Exploring the deep sky around the Water Snake
2015 January 19
At this time of year the constellation Hydra, the Water Snake, starts to come into view. Remarkably it is the largest by area on the sky, but is another of those rather rambling and indistinct constellations which can be difficult to trace out.
It is however home to a wealth of deep sky objects, many of which are rather under-observed. There are three Messier objects in Hydra: M48, M68 and M83.
M48 is an open cluster which is in the fashionable western end of the constellation, near the border with Monoceros. There were questions over the identification of M48, with Charles Messier giving an inaccurate position in his catalogue, but it is fairly certain the object we take to be M48 is what Messier observed.
M68 is a globular cluster of Shapley concentration class X, being fairly well condensed and compact. It lies 33,000 light years away, and is in an unusual position being directly away from the galactic centre relative to our position in the Milky Way.
M83, shown here and on the front cover of this Journal, is a lovely barred spiral galaxy, known as the Southern Pinwheel.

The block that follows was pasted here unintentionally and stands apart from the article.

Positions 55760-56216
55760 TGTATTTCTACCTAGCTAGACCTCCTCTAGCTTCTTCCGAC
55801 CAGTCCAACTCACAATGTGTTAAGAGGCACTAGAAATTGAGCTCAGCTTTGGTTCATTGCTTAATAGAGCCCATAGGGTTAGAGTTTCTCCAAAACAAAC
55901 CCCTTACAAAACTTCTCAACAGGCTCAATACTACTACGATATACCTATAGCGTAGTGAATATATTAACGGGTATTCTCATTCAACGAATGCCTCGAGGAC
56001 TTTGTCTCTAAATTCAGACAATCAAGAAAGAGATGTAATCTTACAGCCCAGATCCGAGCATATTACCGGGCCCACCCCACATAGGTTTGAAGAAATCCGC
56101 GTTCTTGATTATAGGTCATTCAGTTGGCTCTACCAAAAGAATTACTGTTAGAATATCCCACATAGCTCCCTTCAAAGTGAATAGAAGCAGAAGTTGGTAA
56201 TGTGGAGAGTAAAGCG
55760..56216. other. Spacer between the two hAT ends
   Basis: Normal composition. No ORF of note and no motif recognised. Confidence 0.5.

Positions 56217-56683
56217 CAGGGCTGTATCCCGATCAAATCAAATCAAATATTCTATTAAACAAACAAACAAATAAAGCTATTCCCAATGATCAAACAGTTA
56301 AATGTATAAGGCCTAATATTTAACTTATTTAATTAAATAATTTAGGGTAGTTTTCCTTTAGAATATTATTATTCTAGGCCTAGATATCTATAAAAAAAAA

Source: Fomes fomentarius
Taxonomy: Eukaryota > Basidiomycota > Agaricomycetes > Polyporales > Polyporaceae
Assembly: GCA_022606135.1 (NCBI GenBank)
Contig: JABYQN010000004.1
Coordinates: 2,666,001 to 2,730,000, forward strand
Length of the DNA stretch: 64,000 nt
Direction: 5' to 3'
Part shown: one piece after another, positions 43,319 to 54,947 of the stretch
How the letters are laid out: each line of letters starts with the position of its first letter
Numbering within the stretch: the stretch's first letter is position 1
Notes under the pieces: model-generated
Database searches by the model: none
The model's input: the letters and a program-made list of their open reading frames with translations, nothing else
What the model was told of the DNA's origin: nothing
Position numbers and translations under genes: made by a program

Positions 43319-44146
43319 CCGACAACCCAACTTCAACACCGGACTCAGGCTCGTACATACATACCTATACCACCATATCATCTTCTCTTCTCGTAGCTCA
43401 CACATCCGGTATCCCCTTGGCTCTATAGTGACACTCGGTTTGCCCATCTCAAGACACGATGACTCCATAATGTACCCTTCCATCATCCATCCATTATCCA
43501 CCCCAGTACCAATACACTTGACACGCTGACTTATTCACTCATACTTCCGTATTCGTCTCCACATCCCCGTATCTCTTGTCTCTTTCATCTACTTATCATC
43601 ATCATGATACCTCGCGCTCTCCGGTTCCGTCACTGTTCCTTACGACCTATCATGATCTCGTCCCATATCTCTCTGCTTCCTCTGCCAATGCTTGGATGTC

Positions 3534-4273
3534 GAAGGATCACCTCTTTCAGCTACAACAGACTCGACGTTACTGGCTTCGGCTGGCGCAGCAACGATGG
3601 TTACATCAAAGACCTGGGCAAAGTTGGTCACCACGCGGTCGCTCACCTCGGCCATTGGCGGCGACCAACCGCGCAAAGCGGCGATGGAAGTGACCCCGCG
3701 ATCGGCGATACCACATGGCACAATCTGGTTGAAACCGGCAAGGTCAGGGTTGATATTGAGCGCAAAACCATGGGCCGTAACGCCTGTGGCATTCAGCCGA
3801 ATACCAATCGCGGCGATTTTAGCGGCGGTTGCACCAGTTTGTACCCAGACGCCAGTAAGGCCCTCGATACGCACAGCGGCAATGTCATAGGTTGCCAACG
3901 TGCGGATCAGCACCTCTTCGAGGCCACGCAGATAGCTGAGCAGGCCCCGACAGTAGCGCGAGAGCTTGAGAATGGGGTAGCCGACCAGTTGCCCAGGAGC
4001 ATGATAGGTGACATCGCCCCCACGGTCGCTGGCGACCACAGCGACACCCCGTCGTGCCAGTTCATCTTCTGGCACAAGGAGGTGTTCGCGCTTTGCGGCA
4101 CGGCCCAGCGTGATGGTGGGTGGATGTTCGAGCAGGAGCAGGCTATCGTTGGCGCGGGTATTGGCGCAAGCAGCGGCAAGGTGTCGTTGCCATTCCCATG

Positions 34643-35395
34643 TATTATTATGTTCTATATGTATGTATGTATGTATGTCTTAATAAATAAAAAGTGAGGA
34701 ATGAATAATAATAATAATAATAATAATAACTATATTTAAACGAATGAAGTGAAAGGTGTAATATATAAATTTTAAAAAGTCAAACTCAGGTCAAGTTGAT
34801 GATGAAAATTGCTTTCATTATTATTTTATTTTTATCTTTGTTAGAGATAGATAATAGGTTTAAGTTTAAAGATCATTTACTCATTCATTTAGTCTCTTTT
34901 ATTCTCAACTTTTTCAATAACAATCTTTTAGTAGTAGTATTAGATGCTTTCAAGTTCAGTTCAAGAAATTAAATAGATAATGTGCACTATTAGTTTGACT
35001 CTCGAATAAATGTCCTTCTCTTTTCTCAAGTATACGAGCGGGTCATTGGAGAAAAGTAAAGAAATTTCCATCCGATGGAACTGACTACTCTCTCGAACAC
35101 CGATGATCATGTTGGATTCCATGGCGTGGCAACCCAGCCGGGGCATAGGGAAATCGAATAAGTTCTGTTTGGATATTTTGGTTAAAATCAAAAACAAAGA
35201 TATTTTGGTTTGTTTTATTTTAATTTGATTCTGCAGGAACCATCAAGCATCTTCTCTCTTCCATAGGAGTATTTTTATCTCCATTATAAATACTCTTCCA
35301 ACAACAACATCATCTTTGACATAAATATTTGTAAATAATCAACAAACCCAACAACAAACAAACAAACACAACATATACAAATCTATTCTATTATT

Both M68 and M83 are in the southern parts of Hydra, so these objects are difficult to observe from the UK. Probably only in March will they peek high enough over the southern horizon to allow visual observation. Those at a more southerly latitude should be able to find them fairly easily, as they are both comparatively bright.
Hydra is quite rich in fainter galaxies, so it is well worth hunting some of these down. There are too many to list here, but a few of the brighter ones in the more northerly parts of constellation include NGC 2644, NGC 2889 and NGC 2781, which are all brighter than 12th magnitude. Good star charts such as Uranometria and Sky Atlas 2000 will show plenty of targets, as will most popular star charting software programmes.
Although not very rich with planetary nebulae, Hydra does have a couple to seek out. NGC 3242 is known as ‘the Ghost of Jupiter’ and is also listed as Caldwell 59. At around 9th magnitude it is fairly easy to find, and at low magnification has a blue/green tinge. The central star is mag 12.
Abell 33 (PK 238+34 1) is an interesting planetary with a 7th magnitude star at the edge of the nebula. It is rather faint, so probably a target for large telescopes or imagers.
Whilst browsing around Hydra, I’ll also mention a couple of objects to look out for that are not in the constellation, but are quite nearby and worth a look. NGC 2775 is a nice face-on spiral galaxy in Cancer, and is also listed as C48 in the Caldwell Catalogue.
NGC 3115 (Caldwell 53), also known as the Spindle Galaxy, is an interesting edge-on spiral galaxy that lies in Sextans. It is easy to find using Alphard (alpha Hydrae) as a starting point.
Callum Potter, Director, Deep Sky Section
|The British Astronomical Association supports amateur astronomers around the UK and the rest of the world. Find out more about the BAA or join us.|